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Supreme court orders desert cafe chain to return licensing fee to Chinese company

The file photo shows Sulbing, a Korean desert cafe chain. (Yonhap)
The file photo shows Sulbing, a Korean desert cafe chain. (Yonhap)
South Korea's top court said Friday it has upheld a lower court's ruling in favor of a Chinese company in a dispute with a Korean desert cafe chain over a licensing fee.

The Supreme Court confirmed the previous ruling that ordered Sulbing, one of the country's biggest dessert cafe chains, to return the licensing fee of 956 million won ($864,000) to the Chinese company.

The Chinese company signed a contract with Sulbing to open a chain in Shanghai in 2015, which would be directly managed by the headquarters for one year, and after that it would be able to open franchises around the country for five years.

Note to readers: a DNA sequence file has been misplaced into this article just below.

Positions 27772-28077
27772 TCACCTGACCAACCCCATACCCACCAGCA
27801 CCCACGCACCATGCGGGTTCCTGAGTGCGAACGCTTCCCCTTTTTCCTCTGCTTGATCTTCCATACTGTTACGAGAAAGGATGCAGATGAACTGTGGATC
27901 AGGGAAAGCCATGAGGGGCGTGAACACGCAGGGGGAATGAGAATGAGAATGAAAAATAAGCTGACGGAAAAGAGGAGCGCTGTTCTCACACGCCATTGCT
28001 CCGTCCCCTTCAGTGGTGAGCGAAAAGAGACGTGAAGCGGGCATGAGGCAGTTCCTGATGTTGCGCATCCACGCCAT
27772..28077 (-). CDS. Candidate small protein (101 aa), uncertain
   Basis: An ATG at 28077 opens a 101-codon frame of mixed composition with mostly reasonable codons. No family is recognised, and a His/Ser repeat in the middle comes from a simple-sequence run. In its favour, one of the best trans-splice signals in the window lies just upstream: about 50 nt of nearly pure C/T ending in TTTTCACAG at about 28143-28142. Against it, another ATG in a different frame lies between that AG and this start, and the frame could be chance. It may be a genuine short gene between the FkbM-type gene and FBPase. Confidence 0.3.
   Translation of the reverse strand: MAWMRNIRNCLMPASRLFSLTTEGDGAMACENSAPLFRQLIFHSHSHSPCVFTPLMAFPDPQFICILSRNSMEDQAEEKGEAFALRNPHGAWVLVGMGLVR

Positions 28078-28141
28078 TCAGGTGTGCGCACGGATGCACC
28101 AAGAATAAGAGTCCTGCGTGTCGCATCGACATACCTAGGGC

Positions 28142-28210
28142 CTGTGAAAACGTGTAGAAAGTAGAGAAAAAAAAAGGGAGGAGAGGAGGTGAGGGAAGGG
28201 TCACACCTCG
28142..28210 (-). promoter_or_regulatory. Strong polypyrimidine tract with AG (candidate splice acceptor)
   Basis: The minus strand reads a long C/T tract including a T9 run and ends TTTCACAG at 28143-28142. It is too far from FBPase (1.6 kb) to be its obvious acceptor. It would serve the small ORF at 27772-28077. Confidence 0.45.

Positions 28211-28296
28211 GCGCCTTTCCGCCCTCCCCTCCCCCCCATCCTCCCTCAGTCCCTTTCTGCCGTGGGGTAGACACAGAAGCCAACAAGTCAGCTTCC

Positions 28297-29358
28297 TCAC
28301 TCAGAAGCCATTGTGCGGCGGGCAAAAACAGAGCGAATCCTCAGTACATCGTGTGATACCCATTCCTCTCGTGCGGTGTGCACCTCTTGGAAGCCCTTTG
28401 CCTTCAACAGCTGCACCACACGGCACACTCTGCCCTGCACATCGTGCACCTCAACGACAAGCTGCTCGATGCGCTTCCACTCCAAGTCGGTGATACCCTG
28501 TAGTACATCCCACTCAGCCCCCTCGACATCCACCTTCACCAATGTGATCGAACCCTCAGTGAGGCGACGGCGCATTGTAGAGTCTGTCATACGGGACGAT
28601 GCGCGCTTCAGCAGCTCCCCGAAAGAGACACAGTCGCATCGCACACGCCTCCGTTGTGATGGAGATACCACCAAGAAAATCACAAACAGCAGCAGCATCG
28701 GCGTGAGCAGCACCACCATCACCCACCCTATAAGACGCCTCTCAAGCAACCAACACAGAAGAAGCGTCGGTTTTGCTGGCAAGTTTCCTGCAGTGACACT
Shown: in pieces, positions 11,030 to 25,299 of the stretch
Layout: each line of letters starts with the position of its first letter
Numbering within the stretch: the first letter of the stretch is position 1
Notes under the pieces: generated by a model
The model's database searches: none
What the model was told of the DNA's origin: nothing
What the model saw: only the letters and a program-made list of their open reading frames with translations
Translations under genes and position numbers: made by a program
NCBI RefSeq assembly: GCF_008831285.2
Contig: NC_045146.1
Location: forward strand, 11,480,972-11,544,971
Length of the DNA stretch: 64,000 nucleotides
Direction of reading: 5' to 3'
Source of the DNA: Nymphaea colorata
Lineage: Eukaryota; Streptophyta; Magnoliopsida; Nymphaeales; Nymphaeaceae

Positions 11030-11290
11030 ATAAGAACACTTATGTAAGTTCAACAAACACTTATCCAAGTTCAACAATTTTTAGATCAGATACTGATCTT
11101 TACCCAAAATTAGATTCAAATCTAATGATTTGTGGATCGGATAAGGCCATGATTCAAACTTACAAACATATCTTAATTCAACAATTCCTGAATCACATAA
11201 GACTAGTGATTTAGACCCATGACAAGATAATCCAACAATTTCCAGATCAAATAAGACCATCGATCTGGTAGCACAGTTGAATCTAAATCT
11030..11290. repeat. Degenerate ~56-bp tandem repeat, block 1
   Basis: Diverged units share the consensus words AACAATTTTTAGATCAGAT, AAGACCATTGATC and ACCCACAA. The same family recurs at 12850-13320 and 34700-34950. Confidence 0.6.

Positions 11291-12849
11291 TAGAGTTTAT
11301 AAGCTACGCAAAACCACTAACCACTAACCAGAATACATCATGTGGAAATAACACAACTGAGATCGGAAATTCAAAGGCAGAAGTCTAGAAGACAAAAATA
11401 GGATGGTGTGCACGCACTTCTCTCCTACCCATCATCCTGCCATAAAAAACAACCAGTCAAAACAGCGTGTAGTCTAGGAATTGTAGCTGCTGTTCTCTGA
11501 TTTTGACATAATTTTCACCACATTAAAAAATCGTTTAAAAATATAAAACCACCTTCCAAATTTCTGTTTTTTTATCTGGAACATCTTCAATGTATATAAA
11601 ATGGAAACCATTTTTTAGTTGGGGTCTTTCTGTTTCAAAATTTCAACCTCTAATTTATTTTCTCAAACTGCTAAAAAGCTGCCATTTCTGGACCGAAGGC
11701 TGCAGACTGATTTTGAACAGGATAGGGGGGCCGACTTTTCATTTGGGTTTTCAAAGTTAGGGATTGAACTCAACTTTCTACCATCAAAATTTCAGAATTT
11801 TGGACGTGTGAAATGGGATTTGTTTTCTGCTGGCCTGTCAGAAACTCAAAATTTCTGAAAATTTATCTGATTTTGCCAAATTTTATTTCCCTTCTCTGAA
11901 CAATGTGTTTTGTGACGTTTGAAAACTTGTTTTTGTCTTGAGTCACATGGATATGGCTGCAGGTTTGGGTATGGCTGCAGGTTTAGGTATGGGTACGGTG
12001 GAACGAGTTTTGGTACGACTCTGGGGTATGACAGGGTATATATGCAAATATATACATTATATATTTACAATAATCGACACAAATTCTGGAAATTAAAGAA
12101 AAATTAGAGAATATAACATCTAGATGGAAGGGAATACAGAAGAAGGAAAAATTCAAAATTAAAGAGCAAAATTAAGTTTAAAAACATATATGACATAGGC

For the contract, the company paid the licensing fee up front, which covered the rights to use the business name, logo and business know-how.

But the company later found out that trademark registration was very hard, as there were already too many desert cafes in China with similar sounding names and operations.

The company demanded the contract with Sulbing be nullified, citing that the Korean company failed to inform it of the business environment before signing the contract.

A district court, in 2018, sided with Sulbing, saying that a contract in itself did not guarantee there existed no similar brands in China.

An appeals court, however, ruled in favor of the Chinese firm and ordered that the licensing fee be paid back, noting that trademark registration was crucial both in business success and calculating the fee. The court also said Sulbing failed to provide notification in advance of the risk of not being able to register the brand in China. (Yonhap)